Susan Leopold MSW, RSW, RP, MPS, Expressive Arts Therapist

Susan Leopold, Psychotherapist
Distillery District

wheelchair accessible

ext. 232

A Nested Story

One day walking along the beach, I came across a tiny bird's nest. Wispy and somewhat fragile, the nest appeared to have been placed with great care and respect on a bench. It was as if someone had meant for the nest to be seen ? perhaps even seen by me. As icy raindrops began falling, I left the little nest behind and continued briskly onwards along the path. When I circled back towards home I noticed the little nest had not been claimed. I gently placed it underneath the bench, hoping to protect it from the downpour. Clearly the nest and I had made a connection.

Later that day when I was back in my studio, the little nest resurfaced in my thoughts and would not let me go. I drove back to see if it had survived the rains or had been claimed. It was still there: soggy, tired, worn and in the process of fragmentation.

I cradled the nest in a protective paper cocoon, took it back to my studio, set it carefully on a shelf to dry and made a home for it. For weeks I imagined and played with all the possible ways to artistically transform this once very soggy and still broken nest through art processes such as assemblage, painted gold, preservation in wax. However, I sensed that the little nest just wanted "to be."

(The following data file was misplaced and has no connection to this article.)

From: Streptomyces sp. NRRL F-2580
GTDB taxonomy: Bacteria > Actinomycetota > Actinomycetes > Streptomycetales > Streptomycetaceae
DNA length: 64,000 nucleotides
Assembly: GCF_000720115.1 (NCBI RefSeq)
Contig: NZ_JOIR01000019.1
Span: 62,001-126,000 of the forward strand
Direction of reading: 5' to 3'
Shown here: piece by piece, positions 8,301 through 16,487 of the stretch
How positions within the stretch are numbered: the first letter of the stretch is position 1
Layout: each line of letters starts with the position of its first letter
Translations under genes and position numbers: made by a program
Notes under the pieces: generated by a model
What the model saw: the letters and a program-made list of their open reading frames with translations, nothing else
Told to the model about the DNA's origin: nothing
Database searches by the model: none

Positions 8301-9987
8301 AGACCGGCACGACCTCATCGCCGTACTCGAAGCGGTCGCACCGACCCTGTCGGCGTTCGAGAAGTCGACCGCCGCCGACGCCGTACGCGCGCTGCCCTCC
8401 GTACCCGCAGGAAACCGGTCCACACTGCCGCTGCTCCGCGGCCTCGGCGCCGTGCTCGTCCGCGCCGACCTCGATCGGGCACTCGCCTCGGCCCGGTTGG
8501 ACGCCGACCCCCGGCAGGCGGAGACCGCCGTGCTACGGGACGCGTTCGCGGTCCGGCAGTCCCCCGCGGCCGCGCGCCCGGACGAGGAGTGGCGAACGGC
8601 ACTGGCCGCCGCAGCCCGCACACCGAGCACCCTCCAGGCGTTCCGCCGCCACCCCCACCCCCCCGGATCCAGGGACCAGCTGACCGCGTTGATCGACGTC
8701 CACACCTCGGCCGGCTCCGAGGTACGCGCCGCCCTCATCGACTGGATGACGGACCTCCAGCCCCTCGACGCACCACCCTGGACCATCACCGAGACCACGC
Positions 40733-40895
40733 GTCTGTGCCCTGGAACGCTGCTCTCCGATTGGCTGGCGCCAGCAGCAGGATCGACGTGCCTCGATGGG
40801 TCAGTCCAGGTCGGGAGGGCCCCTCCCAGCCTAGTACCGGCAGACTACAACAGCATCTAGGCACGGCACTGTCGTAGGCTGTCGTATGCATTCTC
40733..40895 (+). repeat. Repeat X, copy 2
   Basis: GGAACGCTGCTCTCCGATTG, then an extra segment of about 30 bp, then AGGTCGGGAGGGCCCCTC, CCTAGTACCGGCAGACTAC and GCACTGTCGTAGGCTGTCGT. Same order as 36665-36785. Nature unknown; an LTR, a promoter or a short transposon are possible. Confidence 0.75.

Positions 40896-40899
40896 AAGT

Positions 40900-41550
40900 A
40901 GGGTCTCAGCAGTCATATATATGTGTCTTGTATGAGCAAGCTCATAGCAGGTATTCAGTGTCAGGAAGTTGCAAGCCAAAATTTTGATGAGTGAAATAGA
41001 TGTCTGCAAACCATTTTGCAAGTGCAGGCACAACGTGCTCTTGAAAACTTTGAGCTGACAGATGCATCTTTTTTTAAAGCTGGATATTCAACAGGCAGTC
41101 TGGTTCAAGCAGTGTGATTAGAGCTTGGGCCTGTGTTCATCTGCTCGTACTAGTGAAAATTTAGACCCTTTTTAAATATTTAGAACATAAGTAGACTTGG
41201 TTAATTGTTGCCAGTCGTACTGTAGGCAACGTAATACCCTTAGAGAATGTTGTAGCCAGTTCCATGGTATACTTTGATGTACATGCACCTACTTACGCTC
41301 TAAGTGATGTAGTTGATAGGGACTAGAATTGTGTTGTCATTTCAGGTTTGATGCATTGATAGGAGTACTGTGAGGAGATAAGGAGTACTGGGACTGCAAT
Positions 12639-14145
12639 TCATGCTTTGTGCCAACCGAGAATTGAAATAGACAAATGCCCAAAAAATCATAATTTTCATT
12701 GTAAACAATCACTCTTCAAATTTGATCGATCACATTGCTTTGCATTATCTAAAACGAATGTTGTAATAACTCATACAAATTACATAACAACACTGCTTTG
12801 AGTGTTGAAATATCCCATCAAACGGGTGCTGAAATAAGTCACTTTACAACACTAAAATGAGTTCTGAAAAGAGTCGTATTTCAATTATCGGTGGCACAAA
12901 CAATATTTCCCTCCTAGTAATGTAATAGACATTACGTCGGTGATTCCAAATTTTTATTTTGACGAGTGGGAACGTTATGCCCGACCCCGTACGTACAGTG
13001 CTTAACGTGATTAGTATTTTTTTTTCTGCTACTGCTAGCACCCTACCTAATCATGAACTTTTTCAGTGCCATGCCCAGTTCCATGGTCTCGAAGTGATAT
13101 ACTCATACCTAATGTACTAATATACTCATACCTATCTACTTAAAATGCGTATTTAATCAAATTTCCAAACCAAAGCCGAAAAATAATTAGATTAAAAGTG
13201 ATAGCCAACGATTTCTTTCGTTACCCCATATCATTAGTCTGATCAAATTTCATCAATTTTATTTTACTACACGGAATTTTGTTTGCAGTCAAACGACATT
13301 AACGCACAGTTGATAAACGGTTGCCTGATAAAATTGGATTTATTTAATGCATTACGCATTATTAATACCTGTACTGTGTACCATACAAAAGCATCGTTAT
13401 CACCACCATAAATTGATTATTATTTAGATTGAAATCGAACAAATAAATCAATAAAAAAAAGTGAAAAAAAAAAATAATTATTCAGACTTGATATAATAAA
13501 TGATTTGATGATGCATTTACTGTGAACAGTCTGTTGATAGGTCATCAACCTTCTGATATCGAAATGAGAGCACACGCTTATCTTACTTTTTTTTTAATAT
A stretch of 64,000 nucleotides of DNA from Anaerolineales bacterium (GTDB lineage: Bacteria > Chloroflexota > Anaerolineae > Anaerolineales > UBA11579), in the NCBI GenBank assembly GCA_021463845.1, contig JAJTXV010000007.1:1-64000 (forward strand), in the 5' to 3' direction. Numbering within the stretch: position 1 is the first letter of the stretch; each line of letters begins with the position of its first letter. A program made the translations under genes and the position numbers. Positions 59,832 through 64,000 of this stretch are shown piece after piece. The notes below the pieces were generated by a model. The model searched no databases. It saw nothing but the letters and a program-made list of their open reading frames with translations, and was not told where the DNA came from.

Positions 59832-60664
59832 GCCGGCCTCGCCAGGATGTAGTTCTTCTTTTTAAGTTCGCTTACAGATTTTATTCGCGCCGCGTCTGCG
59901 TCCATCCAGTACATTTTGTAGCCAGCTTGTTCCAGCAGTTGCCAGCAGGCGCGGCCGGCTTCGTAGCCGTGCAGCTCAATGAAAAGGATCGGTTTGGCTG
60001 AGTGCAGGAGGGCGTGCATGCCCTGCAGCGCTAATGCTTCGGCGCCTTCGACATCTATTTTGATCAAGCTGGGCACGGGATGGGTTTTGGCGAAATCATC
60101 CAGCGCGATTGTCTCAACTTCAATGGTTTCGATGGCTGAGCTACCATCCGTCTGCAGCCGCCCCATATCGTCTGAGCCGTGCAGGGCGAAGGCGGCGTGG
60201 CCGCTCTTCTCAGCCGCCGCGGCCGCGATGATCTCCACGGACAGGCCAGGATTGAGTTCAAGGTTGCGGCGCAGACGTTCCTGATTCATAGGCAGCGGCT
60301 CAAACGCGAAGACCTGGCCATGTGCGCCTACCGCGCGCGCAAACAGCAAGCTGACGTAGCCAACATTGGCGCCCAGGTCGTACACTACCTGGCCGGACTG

Allowed the space to become itself once again, the nest seemed encouraged to grow stronger. Its various twiggy parts dried and became nestlike again. I felt privileged to witness this process of reintegration from a fragmented assemblage of soggy twigs into the strong and whole little nest it once was. Simply looking at this newly reconfigured nest (made by an expert nest-maker) inspired in me the possibilities for new directions in my own work.

As an Art Psychotherapist I frequently witness a similar transformation of my clients' experiences of trauma during our therapy sessions. Many traumatized clients find it difficult to express what they feel. But many are able to use various forms of the expressive arts as vehicles to externalize unthinkable, unformulated and preverbal experiences of trauma, allowing them to go to places deep inside themselves where they often have no language or words to express what they feel. When clients are allowed the space to start where they are, to go at their own pace in order to feel safe and grounded, they are more able to use their own creative process to transform traumatic experience into their own narrative weaving words together into a nest of meaning.

originally published in Psychologica Magazine Summer Fall 2016

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